Rez has done it again then. It seems that with every iteration of the synesthetic on-rails shooter I change my stance and tell people that, no, this is the definitive version of the game; the one that surpasses all others. The Dreamcast game was an intriguing early attempt marred by framerate issues; these were less noticeable in the PS2 game but everything still looked a little too fuzzy for anyone to think that it was flawless. The release of Rez HD on seventh-generation machines cleaned up the crisp laser lines and kept everything super-smooth, but you still got the feeling that you were looking at a recollection of someone else’s journey through an abstract and fascinating landscape. Rez Infinite? It’s something else entirely. No longer do you feel like you’re gazing into an incredible wireframe environment from the outside; you’re finally a part of the game’s world, and the effect is astonishing.
The skeleton of the game is still familiar to Rez veterans; you must lock on to and shoot down targets, collecting overdrives and progress nodes that act as smart bombs and health respectively. Each area is broken into ten layer levels, and at the end of the tenth layer level is a boss. Your journey through an area ends when you’ve either beaten the area boss or taken too many hits. However, in the confines of the PSVR helmet you are fully enveloped in the gameworld, and the sense of depth breathes new life into classic scenes. Reach the pre-boss sequence in Area 3 and those bouncing cubes and rippling shockwaves evoke an intensity that was only hinted at in previous iterations of the game. Meanwhile, the infamous “running man” boss of Area 4 is a rollercoaster ride through twisting tunnels, staged as an exhilarating chase against a boss that now seems to tower above your viewpoint at times. Make no mistake, if you’re a fan of Rez and buy into the idea of surrendering your senses to the game’s world, Infinite accomplishes that sensation better than anything before.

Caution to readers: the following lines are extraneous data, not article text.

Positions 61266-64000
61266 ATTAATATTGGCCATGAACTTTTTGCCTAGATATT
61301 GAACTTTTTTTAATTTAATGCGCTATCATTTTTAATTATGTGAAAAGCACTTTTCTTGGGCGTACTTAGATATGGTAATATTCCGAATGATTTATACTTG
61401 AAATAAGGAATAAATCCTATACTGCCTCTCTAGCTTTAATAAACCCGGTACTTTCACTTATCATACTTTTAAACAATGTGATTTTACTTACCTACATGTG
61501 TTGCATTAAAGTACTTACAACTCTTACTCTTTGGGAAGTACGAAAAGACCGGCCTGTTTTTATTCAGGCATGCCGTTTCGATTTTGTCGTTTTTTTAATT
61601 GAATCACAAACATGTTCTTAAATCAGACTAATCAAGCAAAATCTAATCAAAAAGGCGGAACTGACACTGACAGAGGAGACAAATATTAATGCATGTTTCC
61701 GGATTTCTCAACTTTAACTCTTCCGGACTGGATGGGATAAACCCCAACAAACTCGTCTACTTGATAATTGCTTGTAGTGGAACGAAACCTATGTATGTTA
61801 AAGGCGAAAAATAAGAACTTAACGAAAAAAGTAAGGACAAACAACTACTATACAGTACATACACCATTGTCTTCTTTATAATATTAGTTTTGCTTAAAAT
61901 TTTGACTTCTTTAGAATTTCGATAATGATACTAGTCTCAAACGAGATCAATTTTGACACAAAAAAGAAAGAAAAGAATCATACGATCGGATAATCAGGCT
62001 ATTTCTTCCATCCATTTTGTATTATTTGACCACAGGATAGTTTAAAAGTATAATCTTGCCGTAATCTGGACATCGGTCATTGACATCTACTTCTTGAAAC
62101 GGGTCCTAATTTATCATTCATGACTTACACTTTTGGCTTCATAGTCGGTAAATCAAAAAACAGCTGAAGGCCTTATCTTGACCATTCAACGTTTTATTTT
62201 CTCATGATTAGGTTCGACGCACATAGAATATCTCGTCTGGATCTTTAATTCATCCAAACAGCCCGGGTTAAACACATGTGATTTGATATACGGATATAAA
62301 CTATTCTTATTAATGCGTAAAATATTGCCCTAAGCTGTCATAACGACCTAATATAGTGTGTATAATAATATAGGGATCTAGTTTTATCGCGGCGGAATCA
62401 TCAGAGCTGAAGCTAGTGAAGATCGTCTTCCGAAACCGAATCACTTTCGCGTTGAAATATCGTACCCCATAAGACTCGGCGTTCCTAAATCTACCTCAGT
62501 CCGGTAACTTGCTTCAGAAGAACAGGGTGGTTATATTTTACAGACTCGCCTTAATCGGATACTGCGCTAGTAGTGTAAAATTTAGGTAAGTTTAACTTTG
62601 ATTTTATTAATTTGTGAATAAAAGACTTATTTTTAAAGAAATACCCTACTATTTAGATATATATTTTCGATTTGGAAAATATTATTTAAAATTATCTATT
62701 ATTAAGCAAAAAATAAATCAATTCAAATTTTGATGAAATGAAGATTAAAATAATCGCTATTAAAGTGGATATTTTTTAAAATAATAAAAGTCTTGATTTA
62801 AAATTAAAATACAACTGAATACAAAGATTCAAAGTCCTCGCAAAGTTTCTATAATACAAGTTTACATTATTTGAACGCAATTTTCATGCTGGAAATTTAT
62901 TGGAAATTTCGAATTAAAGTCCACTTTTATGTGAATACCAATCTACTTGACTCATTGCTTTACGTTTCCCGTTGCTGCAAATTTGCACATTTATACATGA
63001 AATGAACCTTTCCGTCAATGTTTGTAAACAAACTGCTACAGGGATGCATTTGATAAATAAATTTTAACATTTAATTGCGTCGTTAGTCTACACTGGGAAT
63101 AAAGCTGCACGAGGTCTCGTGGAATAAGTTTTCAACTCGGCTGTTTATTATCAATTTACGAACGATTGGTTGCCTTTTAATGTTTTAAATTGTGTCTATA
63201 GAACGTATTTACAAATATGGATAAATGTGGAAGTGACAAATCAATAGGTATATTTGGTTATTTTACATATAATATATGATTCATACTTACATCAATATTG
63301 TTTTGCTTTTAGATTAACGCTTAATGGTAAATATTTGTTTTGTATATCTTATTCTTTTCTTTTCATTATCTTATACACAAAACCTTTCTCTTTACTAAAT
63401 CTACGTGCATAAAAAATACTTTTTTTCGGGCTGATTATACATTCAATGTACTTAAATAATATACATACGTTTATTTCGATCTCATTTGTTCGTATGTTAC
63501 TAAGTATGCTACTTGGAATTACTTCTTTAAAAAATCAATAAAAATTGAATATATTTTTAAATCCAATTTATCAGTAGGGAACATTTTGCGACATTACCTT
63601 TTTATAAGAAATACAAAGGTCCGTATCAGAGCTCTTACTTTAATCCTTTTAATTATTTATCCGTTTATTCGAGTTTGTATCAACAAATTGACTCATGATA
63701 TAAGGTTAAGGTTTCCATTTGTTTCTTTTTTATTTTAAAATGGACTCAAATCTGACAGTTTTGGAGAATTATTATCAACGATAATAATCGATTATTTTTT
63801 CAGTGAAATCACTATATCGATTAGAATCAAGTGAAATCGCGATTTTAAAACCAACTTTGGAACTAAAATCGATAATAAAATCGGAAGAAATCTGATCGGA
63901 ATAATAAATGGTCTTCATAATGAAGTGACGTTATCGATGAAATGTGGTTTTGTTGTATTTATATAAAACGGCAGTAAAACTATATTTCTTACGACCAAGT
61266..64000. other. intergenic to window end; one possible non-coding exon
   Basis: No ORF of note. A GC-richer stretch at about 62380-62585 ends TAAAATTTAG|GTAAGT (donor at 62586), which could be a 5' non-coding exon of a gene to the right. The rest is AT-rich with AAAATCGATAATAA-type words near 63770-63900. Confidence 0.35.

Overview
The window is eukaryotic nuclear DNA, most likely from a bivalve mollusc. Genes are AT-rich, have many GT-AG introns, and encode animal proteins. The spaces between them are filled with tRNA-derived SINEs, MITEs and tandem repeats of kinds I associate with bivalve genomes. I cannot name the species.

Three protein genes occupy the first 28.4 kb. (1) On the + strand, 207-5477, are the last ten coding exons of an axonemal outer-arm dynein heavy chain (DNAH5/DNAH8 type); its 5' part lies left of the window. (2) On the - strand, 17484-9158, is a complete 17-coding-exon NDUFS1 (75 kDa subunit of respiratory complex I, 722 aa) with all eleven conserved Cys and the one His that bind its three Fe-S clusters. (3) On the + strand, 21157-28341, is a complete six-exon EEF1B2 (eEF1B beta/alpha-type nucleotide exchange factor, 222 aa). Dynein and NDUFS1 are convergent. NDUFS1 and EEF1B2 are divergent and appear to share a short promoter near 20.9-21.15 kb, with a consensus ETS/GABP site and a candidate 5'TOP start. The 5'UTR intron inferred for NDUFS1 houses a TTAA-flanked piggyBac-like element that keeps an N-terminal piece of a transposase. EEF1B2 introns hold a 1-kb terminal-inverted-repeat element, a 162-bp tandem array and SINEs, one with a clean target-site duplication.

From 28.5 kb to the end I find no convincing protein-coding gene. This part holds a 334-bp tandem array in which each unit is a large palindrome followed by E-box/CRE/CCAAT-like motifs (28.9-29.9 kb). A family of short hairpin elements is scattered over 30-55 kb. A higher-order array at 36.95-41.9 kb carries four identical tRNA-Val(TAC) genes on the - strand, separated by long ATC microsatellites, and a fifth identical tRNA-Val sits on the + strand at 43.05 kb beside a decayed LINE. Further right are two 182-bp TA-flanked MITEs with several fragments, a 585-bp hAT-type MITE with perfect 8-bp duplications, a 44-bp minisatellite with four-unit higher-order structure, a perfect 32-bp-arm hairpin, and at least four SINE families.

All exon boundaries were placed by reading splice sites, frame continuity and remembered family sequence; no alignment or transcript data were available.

And then there’s Area X. A new area exclusive to Infinite, this is almost worth the entrance fee alone. Picking up where Child of Eden left off, this is a world inhabited not by Tron machines and vector shapes, but by particles, glass and organic life. The rails pull you forward but your view wraps around a 360 degree sphere, and subtle indicators on the reticule guide you towards where you should be focusing. The world itself is always glistening with particles and crisp bright lines, whilst the wraparound view and manual acceleration helps to make it feel like a genuine journey rather than a rollercoaster ride. It’s a spectacular feat of development and production, and it makes you feel like this is what Vibes, Rez and Child of Eden were always working towards.
If you buy into VR for realism rather than abstraction, or if rail shooters leave you cold, Rez Infinite might not be the game for you. However, as someone who has seen this game develop and improve through several iterations, this feels like the vision for the game that Mizuguchi always had but could never fully realise. It’s hard to imagine where you could go from here; the transition from being a spectator of the world to becoming a VR-enabled inhabitant seemed like the next logical step, and Area X completes the experience and leaves you breathless. I still have a lot of other PSVR games to try in the future, so it’s too soon to say whether or not Rez Infinite is the pick of the bunch, but it sets a strong challenge for any self-proclaimed “killer apps” and is well worth experiencing.
PlayStation VR is available now for £349.99. All PSVR games require the PSVR hardware and a PlayStation Camera. Some games may need PS3 Move Controllers, but Rez Infinite was played on a DualShock 4 Controller.